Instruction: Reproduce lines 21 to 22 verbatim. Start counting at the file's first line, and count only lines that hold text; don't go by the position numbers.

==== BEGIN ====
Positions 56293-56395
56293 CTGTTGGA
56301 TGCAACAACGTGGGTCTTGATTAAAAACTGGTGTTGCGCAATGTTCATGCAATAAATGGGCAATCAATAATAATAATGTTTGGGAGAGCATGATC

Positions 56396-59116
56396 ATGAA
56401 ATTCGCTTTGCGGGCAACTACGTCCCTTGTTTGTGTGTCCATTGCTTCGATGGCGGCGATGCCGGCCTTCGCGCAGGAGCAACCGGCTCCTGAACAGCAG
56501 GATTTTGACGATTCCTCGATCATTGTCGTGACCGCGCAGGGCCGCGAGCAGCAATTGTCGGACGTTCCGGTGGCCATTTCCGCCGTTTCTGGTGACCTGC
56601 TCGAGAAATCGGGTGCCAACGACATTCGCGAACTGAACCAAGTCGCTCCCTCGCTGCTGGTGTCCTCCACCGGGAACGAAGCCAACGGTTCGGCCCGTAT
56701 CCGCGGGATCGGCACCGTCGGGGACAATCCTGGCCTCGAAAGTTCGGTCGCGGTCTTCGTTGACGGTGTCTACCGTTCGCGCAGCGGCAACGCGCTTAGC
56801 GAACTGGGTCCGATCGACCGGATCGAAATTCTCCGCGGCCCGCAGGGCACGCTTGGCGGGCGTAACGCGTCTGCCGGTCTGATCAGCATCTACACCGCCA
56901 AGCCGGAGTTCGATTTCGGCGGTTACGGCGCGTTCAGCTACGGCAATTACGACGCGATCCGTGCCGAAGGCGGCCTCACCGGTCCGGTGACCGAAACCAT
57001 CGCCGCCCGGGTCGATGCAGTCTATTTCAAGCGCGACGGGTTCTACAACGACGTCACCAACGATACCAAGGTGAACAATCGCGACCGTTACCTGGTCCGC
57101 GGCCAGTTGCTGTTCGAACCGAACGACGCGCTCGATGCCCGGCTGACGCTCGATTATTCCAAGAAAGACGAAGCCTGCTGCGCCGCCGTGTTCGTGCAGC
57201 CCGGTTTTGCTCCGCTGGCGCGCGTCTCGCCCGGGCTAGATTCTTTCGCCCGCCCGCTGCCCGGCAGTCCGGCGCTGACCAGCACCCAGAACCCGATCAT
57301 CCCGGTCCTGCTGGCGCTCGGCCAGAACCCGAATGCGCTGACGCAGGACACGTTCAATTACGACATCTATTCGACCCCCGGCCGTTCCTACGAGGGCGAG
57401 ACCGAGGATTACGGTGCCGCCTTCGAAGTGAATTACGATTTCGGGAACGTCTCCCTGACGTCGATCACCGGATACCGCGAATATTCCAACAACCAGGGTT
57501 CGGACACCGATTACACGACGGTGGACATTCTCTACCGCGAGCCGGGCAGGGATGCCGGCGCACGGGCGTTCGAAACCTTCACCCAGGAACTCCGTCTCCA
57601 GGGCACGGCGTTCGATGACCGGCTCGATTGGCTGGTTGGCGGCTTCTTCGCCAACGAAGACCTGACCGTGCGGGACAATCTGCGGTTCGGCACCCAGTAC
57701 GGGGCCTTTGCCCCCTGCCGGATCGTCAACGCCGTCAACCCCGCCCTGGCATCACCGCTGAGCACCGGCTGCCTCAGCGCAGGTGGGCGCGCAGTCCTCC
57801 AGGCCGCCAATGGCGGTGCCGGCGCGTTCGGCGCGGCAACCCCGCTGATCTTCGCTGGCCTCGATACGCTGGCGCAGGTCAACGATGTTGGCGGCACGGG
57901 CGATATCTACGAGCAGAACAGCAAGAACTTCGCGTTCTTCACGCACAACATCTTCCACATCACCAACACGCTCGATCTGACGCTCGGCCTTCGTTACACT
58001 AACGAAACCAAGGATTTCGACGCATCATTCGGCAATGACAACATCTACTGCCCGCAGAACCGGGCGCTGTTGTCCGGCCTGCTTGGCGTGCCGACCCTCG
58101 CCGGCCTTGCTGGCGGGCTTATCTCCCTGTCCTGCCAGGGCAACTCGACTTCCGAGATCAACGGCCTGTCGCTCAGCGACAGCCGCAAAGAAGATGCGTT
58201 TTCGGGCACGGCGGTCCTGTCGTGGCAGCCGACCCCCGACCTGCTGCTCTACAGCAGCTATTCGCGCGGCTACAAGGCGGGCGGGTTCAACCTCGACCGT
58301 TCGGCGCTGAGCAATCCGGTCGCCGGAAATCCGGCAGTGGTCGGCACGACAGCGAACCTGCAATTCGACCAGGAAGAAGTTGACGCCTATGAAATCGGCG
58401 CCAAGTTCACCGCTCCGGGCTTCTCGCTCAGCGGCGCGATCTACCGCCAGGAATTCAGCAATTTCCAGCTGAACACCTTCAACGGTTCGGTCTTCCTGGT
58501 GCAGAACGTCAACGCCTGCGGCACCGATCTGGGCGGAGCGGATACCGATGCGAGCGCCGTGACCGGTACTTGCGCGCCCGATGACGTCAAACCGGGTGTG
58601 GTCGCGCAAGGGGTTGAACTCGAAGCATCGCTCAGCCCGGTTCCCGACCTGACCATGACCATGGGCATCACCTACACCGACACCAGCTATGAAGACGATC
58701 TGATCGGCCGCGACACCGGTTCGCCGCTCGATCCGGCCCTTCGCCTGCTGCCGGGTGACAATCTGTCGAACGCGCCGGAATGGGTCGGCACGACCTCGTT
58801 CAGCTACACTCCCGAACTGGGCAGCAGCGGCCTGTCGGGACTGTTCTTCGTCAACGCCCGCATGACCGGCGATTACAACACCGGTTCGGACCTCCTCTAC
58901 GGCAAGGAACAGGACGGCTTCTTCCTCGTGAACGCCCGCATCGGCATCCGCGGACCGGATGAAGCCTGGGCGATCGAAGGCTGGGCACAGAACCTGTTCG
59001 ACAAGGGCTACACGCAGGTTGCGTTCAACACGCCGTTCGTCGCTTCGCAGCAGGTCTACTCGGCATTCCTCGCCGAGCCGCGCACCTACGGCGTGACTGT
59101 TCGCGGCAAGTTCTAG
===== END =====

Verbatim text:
57901 CGATATCTACGAGCAGAACAGCAAGAACTTCGCGTTCTTCACGCACAACATCTTCCACATCACCAACACGCTCGATCTGACGCTCGGCCTTCGTTACACT
58001 AACGAAACCAAGGATTTCGACGCATCATTCGGCAATGACAACATCTACTGCCCGCAGAACCGGGCGCTGTTGTCCGGCCTGCTTGGCGTGCCGACCCTCG